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Strange IP flags MF and DF

asked 2021-04-03 20:51:39 +0000

BigFatCat gravatar image

updated 2021-04-03 20:54:21 +0000

I am analyzing a packet capture that the IP DF and MF flag bits are not making sense. I am not sure if this a bug or illegal flag settings. The device is sending packets with the IP MF and DF flag bits set to 1 in the same IP header. The MF flag is correct, because there is subsequent packet.

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answered 2021-04-06 18:11:34 +0000

André gravatar image

Based on the RFC 791 , I read the flags as:

  • MF set: this packet contains a fragment,
  • DF set: this packet cannot be split into (smaller) fragments.

The combination makes it: this packet contains a fragment which in turn may not be split into smaller fragments.
So while unusual, it is allowed.

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@André I tend to disagree on your interpretation of RFC 791. It states:

An internet datagram can be marked "don't fragment." Any internet datagram so marked is not to be internet fragmented under any circumstances. If internet datagram marked don't fragment cannot be delivered to its destination without fragmenting it, it is to be discarded instead.

It states that an internet datagram can be marked "don't fragment" not that a fragment can me marked "don't fragment". And this makes sense from the programmatically point of view. It is the application that marks a block of data it gives to the IP layer "don't fragment", it has no control over initial fragmentation.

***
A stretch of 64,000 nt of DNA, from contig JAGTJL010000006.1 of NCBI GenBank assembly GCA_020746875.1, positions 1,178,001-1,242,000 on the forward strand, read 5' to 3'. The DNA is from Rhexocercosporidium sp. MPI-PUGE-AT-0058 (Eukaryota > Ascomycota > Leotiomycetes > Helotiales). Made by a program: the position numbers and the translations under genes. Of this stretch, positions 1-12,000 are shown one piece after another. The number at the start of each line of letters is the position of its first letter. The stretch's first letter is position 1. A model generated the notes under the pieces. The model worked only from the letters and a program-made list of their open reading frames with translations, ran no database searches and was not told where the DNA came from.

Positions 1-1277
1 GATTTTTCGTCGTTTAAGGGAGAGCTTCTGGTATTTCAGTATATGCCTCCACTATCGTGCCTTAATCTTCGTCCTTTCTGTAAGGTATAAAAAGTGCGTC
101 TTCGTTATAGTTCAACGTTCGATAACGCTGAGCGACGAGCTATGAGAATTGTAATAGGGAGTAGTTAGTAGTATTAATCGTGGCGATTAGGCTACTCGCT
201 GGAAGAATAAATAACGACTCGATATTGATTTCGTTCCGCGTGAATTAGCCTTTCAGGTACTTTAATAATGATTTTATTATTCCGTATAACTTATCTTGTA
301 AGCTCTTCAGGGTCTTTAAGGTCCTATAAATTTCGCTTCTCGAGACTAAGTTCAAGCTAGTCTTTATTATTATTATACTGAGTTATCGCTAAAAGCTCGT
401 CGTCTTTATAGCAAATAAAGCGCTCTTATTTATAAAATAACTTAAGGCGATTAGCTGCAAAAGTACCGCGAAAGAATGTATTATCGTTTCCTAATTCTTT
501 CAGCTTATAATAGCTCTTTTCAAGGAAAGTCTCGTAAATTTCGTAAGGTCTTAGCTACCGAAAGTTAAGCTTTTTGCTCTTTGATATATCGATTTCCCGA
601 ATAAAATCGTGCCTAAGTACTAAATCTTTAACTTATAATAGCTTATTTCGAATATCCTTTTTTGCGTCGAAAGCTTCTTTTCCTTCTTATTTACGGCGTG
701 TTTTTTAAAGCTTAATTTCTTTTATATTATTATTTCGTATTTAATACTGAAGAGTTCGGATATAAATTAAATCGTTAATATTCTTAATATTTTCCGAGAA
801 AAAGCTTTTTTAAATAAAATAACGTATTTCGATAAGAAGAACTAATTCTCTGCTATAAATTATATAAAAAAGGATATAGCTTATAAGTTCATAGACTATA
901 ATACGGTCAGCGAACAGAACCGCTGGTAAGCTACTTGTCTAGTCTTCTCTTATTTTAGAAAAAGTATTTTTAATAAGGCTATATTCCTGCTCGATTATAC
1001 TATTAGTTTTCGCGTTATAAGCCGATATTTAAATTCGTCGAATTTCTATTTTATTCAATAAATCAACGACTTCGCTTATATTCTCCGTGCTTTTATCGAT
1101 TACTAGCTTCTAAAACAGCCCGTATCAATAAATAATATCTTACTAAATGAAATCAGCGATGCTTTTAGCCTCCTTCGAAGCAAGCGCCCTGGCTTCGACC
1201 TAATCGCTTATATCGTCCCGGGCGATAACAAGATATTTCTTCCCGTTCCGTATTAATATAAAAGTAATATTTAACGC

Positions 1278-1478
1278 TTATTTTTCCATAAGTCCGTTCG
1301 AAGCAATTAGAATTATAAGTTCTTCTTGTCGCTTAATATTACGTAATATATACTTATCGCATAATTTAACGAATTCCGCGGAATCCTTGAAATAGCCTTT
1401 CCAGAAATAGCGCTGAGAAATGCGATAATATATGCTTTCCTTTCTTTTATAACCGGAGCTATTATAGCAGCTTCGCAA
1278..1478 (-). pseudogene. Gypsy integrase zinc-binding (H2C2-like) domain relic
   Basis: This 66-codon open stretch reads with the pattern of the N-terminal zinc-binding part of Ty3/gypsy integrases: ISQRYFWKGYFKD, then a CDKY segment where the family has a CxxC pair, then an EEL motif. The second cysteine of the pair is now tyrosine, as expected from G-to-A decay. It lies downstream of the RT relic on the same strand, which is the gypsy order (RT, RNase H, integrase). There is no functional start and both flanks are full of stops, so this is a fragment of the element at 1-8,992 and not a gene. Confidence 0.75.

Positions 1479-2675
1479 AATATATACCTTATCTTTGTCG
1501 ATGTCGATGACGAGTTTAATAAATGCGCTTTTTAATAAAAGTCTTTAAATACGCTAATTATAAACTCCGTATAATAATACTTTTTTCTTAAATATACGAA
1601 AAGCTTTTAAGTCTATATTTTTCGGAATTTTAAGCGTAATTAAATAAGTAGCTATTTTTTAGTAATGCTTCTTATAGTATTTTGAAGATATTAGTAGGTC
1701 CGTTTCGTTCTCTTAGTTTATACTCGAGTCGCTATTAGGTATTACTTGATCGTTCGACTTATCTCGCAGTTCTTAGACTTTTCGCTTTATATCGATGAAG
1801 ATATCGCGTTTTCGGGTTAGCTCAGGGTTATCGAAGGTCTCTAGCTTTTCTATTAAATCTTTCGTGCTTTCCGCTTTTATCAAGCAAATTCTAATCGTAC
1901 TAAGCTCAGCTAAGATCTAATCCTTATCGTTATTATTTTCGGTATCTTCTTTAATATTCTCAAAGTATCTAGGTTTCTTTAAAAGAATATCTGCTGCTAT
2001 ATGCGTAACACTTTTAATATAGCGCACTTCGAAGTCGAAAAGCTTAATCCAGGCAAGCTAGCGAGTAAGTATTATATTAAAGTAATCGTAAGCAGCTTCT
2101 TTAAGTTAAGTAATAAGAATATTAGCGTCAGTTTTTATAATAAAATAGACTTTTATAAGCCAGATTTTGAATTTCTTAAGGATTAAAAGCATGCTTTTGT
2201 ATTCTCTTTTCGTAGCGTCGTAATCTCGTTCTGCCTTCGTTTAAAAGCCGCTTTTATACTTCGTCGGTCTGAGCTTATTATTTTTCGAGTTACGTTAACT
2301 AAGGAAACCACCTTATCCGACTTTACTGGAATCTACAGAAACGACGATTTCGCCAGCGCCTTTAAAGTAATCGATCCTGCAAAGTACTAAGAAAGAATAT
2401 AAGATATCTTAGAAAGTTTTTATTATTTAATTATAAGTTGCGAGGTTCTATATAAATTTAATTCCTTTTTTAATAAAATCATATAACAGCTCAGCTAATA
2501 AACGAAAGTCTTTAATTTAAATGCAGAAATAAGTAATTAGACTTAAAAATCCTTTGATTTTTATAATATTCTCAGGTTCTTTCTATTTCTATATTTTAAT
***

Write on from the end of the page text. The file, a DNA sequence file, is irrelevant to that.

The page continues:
It would be interesting to see how the IP datagram got fragmented on the path from sender to receiver. @BigFatCat, are you able to make traces along the path?

SYN-bit gravatar imageSYN-bit ( 2021-04-06 20:11:12 +0000 )edit

@SYN-bit: That was my conclusion as well

Christian_R gravatar imageChristian_R ( 2021-04-06 23:33:57 +0000 )edit

@SYN-bit@Christian_R RFC 791 also states:

To fragment a long internet datagram, an internet protocol module (for example, in a gateway), creates two new internet datagrams and copies the contents of the internet header fields from the long datagram into both new internet headers.

These new internet datagrams can be processed independently, regardless of the original datagram size.

I have seen firewalls setting DF flag on all outgoing traffic (fragments can be used as an attack vector). Probably something similar happened in this case. I don't see how an original sender could generate this flag combination; that doesn't make sense.

André gravatar imageAndré ( 2021-04-07 09:12:34 +0000 )edit

@André Interesting, devices that set DF flags on all traffic. I would say it's none of their business to do so, but then again, there are many implementations. You are right in that these packets might be generated by such devices. Hence my remark of doing captures along the path to see where the DF bit got set.

SYN-bit gravatar imageSYN-bit ( 2021-04-07 22:24:29 +0000 )edit

I am trying to determine where the packet is being fragmented. There appears to be stateful firewall somewhere because the TCP SYNC mss is 1460, but I am seeing the fragment packets with TCP segments of 1508. Another strange thing with the fragmented packets is the protocol number (06) is in the last fragment. I am used to seeing the protocol number in the first fragment.

BigFatCat gravatar imageBigFatCat ( 2021-04-14 20:46:54 +0000 )edit

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Asked: 2021-04-03 20:51:39 +0000

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Last updated: Apr 06 '21